‘The Invisible Man’ | Anatomy of a Scene

‘The Invisible Man’ | Anatomy of a Scene


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transcript

transcript

‘The Invisible Man’ | Anatomy of a Scene

The writer and director Leigh Whannell narrates a sequence from his film starring Elisabeth Moss.

Hi, I’m Leigh Whannell. I’m the writer and director of the film, “The Invisible Man.” A lot of the film deals with paranoia and whether or not Elisabeth Moss’s character is really seeing something. And this is a scene where she’s actually dealing with physical presence and a physical threat. We don’t get to meet our antagonist, Adrian. You don’t have to learn a lot about him as the film goes on. And so I wanted the threat to suddenly become very real. And I thought it would be an interesting way to shoot a scene like this where two people are fighting, but you can only see one of the participants. [RUNNING WATER] And I could see that in my mind’s eye. I could see what that would look like if we pulled it off well. Turns out it was quite hard to achieve. It took a while to get there, to get the thing on screen that I could see in my head when I was writing. But we got here, eventually. [LOUD NOISE] There’s obviously moments in this scene that Elisabeth Moss could not perform. She’s not a trained stunt performer. She cannot be thrown across a table. So then the question becomes, how do we shoot Elisabeth Moss and then cut to somebody else? So in the middle of the shot, we have to match frame a stunt person in. And then, so she’ll do the actual throw and she’ll get thrown, and then she’ll land, and we have to freeze her and then match frame Elisabeth back in. And it was very technically difficult when she was interacting with the stunt performer in a green suit and when she wasn’t. Because as we found out when we did visual effects, it’s kind of easier to add something to a frame with CGI. It’s hard to remove something, especially a human body in a bright green suit. Like if this person is moving and blocking the other actor, and what are we going to do with that moment where the stunt performer’s arm is blocking Elisabeth’s face. But I know that the visual effects guys, a company called Cutting Edge, in Sydney, had a lot of sleepless nights to get it looking amazing. [BREAKING DISH]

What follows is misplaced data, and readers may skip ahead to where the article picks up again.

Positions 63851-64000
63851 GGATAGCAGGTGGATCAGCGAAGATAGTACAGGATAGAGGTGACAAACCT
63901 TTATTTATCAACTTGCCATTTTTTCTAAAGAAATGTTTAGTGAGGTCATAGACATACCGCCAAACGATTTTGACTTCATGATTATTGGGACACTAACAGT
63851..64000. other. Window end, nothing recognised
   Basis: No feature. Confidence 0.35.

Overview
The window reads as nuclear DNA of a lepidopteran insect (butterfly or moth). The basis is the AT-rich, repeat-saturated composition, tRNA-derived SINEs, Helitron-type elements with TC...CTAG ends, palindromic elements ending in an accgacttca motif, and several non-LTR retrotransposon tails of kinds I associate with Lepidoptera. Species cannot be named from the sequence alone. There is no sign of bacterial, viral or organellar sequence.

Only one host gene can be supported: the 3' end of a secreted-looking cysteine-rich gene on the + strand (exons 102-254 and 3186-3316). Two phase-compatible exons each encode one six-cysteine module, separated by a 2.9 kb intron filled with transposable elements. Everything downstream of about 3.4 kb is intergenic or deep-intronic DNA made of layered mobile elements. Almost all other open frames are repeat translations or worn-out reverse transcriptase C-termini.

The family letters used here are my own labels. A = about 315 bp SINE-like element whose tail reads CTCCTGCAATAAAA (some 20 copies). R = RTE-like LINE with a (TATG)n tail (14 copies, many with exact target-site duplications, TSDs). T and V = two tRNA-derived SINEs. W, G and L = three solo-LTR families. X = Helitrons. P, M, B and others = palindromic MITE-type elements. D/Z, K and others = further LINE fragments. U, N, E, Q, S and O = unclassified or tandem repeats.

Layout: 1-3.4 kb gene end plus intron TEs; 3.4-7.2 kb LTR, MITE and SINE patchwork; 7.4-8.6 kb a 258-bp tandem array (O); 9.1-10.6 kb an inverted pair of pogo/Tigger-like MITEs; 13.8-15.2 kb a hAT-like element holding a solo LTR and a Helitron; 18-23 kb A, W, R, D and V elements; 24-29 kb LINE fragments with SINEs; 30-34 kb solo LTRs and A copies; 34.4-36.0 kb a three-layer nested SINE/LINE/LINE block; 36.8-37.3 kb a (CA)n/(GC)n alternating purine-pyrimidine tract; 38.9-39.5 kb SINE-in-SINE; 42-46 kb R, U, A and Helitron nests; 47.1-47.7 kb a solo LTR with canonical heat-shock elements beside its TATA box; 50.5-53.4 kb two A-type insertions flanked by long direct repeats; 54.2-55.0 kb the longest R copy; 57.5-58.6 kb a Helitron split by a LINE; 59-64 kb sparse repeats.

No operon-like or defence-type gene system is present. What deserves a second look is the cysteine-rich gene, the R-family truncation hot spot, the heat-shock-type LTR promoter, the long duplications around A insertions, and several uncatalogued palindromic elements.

Recent episodes in Anatomy of a Scene

Film directors walk viewers through one scene of their movies, showing the magic, motives and the mistakes from behind the camera.

Film directors walk viewers through one scene of their movies, showing the magic, motives and the mistakes from behind the camera.



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